Lenders continue to fall shy of the overall loan volume sought by franchise business owners, a shortfall that’s holding back the recovery by choking job creation and economic production.

A dearth of franchise lending is expected to cost the economy about 94,000 jobs this year. (Asim Hafeez/BLOOMBERG)

“As a result of demand for more business units, there has been an increase in demand for new loans,” IFA Educational Foundation President John Reynolds said at the 2nd Small Business Lending Summit in Washington on Tuesday. “But unfortunately, lending hasn’t kept pace with the demand from franchise businesses.”

During a time when the economic recovery is still struggling to gather momentum, that 18.6 percent gap in loan demand and loan supply will rob the economy of an estimated 94,000 new jobs and $12.9 billion in gross domestic output in 2012, experts said. Contributing to the shortfall are factors like tighter credit standards, heightened regulatory scrutiny and uncertainty surrounding the tax code, according to the report, which was conducted by the the IFA in partnership with FRANdata.

The gap draws a distinction between the credit challenges facing franchises and those facing small businesses as a whole. Recently, an overwhelming majority (92 percent) of small firm owners reported either no problems securing loans or no need for a loan in response to a study published by the National Federation of Independent Business. Those findings were backed up in a recent Wells Fargo/Gallup survey, which showed that the number of small employers who believe credit will be hard to come by this year is on the decline.

“In the competition for limited credit, franchise businesses must prove credit worthiness by showing strong unit economics and system performance,” IFA President Steve Caldeira said in a statement. “With a still slow, uneven and sluggish economic recovery, coupled with a stricter regulatory environment as a result of Dodd-Frank, the pressure to maintain and create jobs has never been greater for franchisees, franchisors and the overall small business community.”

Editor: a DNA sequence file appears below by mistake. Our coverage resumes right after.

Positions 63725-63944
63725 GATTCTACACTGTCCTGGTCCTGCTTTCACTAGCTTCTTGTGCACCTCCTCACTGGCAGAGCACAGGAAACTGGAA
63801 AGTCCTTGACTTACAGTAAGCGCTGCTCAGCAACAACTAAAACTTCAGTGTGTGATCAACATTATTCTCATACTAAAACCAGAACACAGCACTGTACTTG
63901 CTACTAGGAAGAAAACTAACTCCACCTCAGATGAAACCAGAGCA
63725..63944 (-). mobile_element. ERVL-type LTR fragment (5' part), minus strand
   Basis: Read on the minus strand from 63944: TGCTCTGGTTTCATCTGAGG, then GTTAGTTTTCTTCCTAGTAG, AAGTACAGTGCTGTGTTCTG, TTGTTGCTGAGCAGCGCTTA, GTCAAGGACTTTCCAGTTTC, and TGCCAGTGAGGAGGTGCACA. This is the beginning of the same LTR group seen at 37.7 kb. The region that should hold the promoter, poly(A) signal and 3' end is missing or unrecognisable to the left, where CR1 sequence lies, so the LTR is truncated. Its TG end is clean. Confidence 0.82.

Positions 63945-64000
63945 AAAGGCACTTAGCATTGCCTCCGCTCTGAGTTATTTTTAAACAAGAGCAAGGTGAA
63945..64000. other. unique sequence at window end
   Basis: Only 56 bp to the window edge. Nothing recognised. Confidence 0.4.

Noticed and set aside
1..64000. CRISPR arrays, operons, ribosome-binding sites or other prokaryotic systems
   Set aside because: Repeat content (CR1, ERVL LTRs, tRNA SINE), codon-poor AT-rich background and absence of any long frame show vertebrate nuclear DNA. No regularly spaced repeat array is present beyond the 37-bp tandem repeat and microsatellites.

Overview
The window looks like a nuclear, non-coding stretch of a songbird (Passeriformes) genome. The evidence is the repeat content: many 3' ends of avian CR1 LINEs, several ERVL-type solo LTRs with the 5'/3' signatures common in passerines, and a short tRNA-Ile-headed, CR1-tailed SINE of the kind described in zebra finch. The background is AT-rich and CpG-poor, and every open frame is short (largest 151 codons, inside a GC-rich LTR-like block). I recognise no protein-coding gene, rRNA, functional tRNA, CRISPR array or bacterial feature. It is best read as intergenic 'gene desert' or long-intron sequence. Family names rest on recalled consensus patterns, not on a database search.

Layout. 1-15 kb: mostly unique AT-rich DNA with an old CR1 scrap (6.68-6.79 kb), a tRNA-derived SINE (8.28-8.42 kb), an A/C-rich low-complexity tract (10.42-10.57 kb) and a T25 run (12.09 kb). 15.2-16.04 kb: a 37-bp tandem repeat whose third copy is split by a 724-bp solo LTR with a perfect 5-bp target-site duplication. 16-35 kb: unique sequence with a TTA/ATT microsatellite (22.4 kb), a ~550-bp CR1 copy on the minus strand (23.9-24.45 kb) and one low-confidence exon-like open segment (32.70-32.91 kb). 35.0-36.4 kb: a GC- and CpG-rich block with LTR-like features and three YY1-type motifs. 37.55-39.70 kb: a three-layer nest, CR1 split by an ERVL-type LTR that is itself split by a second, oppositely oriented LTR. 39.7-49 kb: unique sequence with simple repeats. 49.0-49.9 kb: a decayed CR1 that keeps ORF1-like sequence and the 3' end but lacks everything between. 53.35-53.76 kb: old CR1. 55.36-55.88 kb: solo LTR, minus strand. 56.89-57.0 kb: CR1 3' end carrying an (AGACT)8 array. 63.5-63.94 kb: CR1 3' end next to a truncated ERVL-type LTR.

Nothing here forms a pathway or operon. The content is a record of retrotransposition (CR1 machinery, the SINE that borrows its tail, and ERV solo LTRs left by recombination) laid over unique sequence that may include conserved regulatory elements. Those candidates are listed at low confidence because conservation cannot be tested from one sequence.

When they do manage to get their hands on the capital they need, franchise owners have proven themselves effective job creators. SBA Administrator Karen Mills, who also spoke at the summit on Tuesday, pointed to research that showed franchises create roughly 34 new jobs for every $1 million they receive in new loans.

“Two thousand franchises, 825,000 franchise units and 18 million people that you employ,” Mills said. “This is a real constant job creator, and it’s a great business model, an American business model. It’s really one of our competitive assets around the world.”

On the bright side, the overall health of the franchise industry appears to be improving and the gap between loans sought and loans acquired is growing smaller rather than larger. A year ago, lenders fell 19.6 percent short of franchise loan demand, and the year before, they missed the mark by 22.8 percent. Moreover, the IFA estimates nearly 36,000 new franchise units will be financed this year.

Hoping to accelerate that growth, the IFA on Tuesday announced an expanded partnership with the Financial Services Roundtable and the Consumer Bankers Association. The consortium has asked members of the administration and lawmakers in Congress to sit down with their respective members to address the current regulatory and lending hurdles facing franchises, small businesses and lending institutions.

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